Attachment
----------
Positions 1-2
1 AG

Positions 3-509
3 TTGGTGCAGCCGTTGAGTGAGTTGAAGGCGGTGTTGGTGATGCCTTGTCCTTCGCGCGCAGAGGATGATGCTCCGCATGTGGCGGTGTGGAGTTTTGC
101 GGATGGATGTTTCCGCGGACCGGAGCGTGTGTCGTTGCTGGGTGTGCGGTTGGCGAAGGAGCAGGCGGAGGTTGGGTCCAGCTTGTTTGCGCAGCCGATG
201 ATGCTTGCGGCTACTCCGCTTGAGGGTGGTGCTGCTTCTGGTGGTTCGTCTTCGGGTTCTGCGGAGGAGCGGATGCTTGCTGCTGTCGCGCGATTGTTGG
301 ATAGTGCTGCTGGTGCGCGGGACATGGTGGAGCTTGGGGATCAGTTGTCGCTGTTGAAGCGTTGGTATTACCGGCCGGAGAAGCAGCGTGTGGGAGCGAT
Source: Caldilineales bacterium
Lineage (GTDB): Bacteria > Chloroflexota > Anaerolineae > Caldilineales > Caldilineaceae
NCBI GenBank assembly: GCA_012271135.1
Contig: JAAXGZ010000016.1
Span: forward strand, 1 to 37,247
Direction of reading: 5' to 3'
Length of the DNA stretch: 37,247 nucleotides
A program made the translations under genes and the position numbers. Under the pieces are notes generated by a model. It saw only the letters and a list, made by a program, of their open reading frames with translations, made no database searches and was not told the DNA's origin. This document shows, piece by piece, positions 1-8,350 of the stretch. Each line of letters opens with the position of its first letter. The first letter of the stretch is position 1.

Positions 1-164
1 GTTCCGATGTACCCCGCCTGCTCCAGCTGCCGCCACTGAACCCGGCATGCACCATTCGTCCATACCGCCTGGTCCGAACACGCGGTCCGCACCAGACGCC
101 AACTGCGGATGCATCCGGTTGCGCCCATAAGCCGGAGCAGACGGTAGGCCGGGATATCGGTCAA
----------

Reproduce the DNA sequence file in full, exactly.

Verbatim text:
Positions 1-2
1 AG

Positions 3-509
3 TTGGTGCAGCCGTTGAGTGAGTTGAAGGCGGTGTTGGTGATGCCTTGTCCTTCGCGCGCAGAGGATGATGCTCCGCATGTGGCGGTGTGGAGTTTTGC
101 GGATGGATGTTTCCGCGGACCGGAGCGTGTGTCGTTGCTGGGTGTGCGGTTGGCGAAGGAGCAGGCGGAGGTTGGGTCCAGCTTGTTTGCGCAGCCGATG
201 ATGCTTGCGGCTACTCCGCTTGAGGGTGGTGCTGCTTCTGGTGGTTCGTCTTCGGGTTCTGCGGAGGAGCGGATGCTTGCTGCTGTCGCGCGATTGTTGG
301 ATAGTGCTGCTGGTGCGCGGGACATGGTGGAGCTTGGGGATCAGTTGTCGCTGTTGAAGCGTTGGTATTACCGGCCGGAGAAGCAGCGTGTGGGAGCGAT
Source: Caldilineales bacterium
Lineage (GTDB): Bacteria > Chloroflexota > Anaerolineae > Caldilineales > Caldilineaceae
NCBI GenBank assembly: GCA_012271135.1
Contig: JAAXGZ010000016.1
Span: forward strand, 1 to 37,247
Direction of reading: 5' to 3'
Length of the DNA stretch: 37,247 nucleotides
A program made the translations under genes and the position numbers. Under the pieces are notes generated by a model. It saw only the letters and a list, made by a program, of their open reading frames with translations, made no database searches and was not told the DNA's origin. This document shows, piece by piece, positions 1-8,350 of the stretch. Each line of letters opens with the position of its first letter. The first letter of the stretch is position 1.

Positions 1-164
1 GTTCCGATGTACCCCGCCTGCTCCAGCTGCCGCCACTGAACCCGGCATGCACCATTCGTCCATACCGCCTGGTCCGAACACGCGGTCCGCACCAGACGCC
101 AACTGCGGATGCATCCGGTTGCGCCCATAAGCCGGAGCAGACGGTAGGCCGGGATATCGGTCAA